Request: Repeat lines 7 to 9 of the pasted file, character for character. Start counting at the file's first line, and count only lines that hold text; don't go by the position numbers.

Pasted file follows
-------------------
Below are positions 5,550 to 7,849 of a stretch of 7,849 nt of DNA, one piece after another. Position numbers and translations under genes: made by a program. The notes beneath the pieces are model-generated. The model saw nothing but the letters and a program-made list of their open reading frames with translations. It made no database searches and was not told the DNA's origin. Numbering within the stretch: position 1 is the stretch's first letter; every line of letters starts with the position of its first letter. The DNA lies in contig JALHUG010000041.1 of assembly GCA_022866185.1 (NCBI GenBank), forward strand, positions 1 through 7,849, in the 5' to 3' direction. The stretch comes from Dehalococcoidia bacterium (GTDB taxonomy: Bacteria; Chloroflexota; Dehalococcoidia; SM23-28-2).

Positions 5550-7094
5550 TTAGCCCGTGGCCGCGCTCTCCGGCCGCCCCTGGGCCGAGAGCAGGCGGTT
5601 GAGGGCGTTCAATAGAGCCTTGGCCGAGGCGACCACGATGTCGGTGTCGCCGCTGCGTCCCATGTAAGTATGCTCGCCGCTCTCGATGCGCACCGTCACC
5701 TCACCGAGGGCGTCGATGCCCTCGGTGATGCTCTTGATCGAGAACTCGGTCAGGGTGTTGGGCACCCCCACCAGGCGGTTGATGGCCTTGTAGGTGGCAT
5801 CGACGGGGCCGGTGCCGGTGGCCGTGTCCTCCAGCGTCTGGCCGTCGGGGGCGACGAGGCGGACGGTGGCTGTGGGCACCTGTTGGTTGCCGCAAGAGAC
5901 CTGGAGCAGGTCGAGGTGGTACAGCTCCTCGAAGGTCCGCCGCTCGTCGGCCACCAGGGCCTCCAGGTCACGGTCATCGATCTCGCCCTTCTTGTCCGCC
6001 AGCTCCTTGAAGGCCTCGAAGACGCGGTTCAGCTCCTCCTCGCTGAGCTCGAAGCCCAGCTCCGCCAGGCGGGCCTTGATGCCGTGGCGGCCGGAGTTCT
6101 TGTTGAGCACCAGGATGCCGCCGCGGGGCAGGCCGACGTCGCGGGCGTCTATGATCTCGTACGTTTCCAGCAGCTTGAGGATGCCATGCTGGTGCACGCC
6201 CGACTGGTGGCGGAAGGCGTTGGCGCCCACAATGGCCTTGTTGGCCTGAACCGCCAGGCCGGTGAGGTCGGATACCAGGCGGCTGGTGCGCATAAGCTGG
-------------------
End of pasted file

5901 CTGGAGCAGGTCGAGGTGGTACAGCTCCTCGAAGGTCCGCCGCTCGTCGGCCACCAGGGCCTCCAGGTCACGGTCATCGATCTCGCCCTTCTTGTCCGCC
6001 AGCTCCTTGAAGGCCTCGAAGACGCGGTTCAGCTCCTCCTCGCTGAGCTCGAAGCCCAGCTCCGCCAGGCGGGCCTTGATGCCGTGGCGGCCGGAGTTCT
6101 TGTTGAGCACCAGGATGCCGCCGCGGGGCAGGCCGACGTCGCGGGCGTCTATGATCTCGTACGTTTCCAGCAGCTTGAGGATGCCATGCTGGTGCACGCC